Before he opened fire on a crowd of people at the Borderline Bar & Grill, Ian David Long posted a final chilling message on Facebook. In it, he taunts people who offer “hopes and prayers” after a mass shooting and then “wonder why these things keep happening,” according to CNN. The message, which was posted right around the time of the attack, is a small glimpse into the mind of the alleged killer just before he took the lives of 12 people and his own life.
“I hope people call me insane… (laughing emojis).. wouldn’t that just be a big ball of irony? Yeah.. I’m insane, but the only thing you people do after these shootings is ‘hopes and prayers’.. or ‘keep you in my thoughts’… every time… and wonder why these keep happening…” Ian David Long apparently wrote on his Facebook page.
Authorities confirmed the post to CNN, though the actual posts have not been released. Reports from earlier today say that Long also posted the massacre as he was shooting onto his Instagram story, though this hasn’t been confirmed.
CNN asked Long’s friends about the social media post.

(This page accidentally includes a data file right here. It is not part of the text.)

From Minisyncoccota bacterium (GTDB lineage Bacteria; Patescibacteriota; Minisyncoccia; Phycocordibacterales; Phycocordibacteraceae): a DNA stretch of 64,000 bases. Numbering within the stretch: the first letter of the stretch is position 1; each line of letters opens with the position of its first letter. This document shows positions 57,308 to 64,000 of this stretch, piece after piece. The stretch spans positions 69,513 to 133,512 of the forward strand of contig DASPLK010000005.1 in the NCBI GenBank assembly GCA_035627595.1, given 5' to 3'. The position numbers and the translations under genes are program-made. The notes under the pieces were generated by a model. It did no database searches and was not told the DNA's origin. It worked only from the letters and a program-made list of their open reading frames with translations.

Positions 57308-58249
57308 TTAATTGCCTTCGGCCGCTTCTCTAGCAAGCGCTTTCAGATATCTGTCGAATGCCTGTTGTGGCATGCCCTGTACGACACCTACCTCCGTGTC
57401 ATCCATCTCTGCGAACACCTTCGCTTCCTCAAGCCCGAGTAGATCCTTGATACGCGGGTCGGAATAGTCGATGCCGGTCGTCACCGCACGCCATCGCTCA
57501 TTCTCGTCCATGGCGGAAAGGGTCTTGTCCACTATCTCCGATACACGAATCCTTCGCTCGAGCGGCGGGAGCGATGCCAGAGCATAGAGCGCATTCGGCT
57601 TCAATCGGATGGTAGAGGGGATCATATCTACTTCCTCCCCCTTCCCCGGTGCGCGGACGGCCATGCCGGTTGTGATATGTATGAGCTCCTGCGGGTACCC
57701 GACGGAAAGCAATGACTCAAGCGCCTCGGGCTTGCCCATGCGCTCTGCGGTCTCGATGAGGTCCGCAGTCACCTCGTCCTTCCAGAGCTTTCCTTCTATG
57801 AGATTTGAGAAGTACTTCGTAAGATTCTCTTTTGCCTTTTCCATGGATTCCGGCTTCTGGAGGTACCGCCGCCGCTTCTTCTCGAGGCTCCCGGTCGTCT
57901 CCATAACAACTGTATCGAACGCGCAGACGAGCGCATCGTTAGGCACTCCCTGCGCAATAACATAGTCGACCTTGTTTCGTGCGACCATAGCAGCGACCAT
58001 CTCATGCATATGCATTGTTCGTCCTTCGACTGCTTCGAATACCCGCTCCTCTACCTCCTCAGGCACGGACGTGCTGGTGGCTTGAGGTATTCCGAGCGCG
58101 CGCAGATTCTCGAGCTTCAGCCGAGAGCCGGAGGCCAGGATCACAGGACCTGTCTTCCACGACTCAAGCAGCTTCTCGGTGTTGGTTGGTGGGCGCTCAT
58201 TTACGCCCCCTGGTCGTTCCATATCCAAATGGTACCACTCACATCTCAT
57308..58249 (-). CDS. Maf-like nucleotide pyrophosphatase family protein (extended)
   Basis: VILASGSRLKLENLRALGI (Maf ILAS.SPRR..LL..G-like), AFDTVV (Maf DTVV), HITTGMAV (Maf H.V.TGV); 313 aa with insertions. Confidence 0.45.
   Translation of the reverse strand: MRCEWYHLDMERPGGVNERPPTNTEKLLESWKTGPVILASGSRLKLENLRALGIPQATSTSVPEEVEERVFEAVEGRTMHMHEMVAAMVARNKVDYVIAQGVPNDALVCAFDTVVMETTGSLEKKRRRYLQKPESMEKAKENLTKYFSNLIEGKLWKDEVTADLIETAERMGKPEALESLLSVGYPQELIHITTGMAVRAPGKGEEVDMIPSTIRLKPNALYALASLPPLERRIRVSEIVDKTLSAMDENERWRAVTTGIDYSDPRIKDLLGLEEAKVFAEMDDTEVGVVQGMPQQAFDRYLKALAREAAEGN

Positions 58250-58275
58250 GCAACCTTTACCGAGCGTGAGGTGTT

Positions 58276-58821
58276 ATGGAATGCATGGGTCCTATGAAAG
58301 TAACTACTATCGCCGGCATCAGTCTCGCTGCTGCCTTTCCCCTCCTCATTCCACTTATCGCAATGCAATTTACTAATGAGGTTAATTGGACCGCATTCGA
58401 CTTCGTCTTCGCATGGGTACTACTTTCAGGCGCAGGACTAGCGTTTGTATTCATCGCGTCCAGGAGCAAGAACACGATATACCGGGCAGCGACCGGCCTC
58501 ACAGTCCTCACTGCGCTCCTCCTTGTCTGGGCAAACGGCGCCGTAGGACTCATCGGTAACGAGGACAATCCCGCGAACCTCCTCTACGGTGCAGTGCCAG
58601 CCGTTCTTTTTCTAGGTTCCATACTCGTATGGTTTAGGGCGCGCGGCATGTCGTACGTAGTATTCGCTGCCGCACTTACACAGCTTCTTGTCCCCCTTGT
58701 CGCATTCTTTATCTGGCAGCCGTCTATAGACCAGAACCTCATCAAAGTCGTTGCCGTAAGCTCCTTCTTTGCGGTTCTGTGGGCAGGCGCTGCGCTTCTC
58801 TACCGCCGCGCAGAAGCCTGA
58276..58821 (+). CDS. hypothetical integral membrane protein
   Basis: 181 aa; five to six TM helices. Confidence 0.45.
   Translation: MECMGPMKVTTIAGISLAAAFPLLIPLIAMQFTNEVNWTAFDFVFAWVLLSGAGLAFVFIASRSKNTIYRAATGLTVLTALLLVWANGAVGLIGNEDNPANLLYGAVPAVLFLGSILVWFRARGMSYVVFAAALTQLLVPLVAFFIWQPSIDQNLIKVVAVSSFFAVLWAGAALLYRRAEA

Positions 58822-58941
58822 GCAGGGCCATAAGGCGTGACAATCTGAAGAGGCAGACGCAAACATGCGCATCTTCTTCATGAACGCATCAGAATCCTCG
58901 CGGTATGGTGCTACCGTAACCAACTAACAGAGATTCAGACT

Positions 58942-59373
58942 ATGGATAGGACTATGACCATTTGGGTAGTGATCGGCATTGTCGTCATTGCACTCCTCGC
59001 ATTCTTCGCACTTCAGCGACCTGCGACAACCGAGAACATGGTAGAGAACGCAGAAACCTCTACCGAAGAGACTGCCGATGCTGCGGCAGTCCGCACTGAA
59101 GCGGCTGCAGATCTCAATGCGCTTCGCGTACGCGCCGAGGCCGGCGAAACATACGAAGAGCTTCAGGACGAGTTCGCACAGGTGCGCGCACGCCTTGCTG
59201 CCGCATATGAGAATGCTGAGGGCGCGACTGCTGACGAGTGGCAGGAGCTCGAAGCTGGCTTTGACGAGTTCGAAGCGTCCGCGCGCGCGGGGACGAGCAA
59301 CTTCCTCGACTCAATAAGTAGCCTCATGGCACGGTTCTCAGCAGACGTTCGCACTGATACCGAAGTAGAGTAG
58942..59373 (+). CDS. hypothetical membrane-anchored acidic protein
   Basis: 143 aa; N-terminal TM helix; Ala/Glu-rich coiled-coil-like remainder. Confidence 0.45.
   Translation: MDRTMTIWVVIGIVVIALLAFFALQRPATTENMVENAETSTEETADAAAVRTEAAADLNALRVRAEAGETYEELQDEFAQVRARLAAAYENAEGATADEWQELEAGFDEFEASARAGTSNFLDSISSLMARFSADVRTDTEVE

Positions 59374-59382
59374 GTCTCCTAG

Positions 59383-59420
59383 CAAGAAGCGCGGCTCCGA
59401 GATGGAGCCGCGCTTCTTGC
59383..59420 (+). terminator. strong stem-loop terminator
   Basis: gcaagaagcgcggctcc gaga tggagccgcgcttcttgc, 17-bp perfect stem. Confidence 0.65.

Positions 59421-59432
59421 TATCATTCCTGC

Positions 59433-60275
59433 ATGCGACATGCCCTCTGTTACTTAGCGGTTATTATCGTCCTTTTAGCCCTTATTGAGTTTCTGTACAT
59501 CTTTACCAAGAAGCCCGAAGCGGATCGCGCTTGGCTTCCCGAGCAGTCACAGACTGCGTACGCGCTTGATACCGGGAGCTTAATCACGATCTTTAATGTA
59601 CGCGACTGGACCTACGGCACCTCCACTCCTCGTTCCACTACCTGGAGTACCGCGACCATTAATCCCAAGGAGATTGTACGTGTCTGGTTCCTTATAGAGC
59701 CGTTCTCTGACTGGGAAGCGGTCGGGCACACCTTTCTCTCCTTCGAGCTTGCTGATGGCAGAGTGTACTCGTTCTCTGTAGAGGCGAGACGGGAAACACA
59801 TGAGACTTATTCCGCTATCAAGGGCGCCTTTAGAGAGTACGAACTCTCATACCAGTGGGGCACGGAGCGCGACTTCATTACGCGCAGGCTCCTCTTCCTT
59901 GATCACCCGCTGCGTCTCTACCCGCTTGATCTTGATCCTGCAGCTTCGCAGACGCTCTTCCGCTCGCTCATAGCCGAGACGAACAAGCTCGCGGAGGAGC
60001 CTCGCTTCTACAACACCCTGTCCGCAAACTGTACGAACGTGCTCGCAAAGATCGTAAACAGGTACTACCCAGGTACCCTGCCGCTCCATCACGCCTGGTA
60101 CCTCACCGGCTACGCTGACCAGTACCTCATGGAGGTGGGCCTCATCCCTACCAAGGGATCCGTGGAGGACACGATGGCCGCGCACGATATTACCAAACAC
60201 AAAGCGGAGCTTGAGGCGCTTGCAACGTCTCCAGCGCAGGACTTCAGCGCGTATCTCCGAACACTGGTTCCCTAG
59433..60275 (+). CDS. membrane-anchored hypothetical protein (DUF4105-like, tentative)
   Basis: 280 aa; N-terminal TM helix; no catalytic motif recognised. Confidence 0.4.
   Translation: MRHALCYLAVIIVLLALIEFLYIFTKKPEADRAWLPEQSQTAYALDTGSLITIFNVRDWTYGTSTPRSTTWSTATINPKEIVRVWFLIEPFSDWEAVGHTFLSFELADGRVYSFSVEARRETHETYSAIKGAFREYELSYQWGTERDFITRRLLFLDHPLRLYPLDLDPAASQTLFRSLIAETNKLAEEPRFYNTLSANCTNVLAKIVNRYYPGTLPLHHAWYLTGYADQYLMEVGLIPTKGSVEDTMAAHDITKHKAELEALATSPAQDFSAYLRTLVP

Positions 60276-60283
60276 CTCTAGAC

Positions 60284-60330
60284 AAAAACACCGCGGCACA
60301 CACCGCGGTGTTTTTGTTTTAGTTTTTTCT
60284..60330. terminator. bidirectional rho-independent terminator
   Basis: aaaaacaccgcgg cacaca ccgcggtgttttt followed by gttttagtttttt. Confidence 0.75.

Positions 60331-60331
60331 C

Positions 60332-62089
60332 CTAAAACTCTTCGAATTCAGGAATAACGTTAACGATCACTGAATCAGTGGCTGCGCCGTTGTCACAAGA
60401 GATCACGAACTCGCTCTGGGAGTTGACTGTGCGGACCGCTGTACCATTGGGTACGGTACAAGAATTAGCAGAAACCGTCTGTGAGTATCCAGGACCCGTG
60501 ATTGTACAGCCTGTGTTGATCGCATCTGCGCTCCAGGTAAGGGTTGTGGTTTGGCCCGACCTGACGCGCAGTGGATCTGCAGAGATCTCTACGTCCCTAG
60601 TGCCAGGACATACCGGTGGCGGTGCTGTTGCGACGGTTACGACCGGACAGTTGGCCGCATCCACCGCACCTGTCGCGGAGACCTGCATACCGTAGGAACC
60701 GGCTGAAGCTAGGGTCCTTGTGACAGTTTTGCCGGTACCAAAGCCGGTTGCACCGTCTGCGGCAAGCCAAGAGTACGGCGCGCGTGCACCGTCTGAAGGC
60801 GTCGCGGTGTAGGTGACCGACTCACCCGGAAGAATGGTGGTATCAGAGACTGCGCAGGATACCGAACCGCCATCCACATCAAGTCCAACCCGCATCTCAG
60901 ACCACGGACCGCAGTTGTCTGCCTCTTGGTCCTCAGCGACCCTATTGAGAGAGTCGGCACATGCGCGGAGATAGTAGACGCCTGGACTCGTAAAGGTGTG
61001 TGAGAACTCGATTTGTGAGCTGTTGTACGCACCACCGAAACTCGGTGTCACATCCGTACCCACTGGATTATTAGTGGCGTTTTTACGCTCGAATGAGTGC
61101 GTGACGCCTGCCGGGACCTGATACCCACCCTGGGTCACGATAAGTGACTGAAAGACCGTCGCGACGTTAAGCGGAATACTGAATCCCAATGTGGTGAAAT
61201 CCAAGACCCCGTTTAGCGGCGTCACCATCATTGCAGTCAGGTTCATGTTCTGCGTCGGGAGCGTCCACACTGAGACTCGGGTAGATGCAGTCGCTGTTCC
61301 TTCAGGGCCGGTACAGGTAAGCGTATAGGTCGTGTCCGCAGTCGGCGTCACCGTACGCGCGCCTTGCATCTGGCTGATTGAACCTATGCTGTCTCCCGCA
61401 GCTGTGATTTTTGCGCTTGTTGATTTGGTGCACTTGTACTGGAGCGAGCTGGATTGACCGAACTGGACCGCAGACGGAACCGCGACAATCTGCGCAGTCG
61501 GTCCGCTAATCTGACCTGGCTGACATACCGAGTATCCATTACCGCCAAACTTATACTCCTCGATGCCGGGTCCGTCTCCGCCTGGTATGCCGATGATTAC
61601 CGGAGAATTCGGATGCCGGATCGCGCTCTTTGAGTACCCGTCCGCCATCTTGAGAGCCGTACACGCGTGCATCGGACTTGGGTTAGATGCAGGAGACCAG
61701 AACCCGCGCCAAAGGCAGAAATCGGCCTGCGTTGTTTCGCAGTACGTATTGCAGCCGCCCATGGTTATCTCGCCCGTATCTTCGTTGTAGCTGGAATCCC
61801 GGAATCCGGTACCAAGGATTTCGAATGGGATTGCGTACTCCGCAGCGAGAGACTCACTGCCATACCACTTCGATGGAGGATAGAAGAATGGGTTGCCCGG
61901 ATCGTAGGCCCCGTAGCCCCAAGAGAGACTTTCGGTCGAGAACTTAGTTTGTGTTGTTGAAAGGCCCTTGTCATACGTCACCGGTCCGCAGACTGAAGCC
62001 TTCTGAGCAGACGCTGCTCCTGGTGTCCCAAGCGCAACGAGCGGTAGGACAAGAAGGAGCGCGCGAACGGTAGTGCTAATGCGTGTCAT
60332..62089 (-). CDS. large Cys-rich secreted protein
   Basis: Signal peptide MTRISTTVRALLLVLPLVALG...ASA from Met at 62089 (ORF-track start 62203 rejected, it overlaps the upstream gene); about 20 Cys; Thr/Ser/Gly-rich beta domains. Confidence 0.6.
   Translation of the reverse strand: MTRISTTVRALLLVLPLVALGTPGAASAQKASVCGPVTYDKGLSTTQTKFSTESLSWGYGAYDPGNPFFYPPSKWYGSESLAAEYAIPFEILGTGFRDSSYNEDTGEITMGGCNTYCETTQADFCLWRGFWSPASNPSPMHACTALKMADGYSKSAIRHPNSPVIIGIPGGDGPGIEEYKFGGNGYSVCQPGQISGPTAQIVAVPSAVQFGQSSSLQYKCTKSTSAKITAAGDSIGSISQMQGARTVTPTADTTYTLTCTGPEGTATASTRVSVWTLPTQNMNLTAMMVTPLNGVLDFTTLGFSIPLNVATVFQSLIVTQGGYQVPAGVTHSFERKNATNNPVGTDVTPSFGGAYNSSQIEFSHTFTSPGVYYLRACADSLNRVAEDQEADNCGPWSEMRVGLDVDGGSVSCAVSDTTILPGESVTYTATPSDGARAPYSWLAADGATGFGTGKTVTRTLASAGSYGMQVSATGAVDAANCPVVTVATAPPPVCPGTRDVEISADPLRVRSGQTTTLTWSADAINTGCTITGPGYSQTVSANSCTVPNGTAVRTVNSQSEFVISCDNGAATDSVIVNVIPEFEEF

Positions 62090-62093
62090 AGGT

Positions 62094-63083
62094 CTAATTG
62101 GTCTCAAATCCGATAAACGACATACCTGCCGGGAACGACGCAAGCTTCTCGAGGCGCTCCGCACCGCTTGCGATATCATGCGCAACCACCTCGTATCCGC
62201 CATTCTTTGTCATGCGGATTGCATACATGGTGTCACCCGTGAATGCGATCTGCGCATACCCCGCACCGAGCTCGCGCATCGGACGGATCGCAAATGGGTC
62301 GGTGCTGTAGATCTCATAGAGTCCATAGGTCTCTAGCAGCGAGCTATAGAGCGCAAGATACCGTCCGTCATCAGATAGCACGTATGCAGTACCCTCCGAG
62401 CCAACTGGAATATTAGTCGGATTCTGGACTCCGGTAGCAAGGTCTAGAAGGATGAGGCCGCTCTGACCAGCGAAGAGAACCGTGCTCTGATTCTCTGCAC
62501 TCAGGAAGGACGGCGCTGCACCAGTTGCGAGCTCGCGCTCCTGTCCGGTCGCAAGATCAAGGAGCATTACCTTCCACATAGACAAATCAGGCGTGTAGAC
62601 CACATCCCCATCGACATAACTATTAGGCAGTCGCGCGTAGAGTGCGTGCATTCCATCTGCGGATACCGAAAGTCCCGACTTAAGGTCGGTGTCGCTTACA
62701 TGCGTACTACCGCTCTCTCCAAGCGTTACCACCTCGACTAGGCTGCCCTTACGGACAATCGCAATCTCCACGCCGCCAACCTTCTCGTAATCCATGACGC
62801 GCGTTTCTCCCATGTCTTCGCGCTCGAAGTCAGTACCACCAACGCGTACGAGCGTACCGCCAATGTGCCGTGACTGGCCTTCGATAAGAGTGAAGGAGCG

“That does not sound like Ian to me at all. I don’t know what was going through his head when he wrote this. It must have been terrible,” a friend, who wants to remain anonymous, said.
In the same report, CNN explained that Ian David Long frequented the country music club.
“There was a community there. He was a part of that community. The whole bar is line dancing. People do choreographed dances for hours, cowboy boots and hats in the middle of the suburbs of Thousand Oaks,” another anonymous friend said.
Yesterday, a mother of one of the victims unknowingly echoed the killer’s post, saying that she didn’t want any more prayers, but gun control instead.
“I hope to God nobody else sends me any more prayers. I want gun control. No more guns!”
Ian David Long was a marine who served in Afghanistan from 2010 to 2011 and served in the Marines from 2008 to 2013. Some have said that the killer suffered from PTSD, but Thomas Burke, a pastor who served with Long, warns that PTSD isn’t to blame for homicidal attacks of this nature.
“PTSD doesn’t create homicidal ideation,” Burke said. “We train a generation to be as violent as possible, then we expect them to come home and be okay. It’s not mental illness. It’s that we’re doing something to a generation, and we’re not responding to the needs they have.”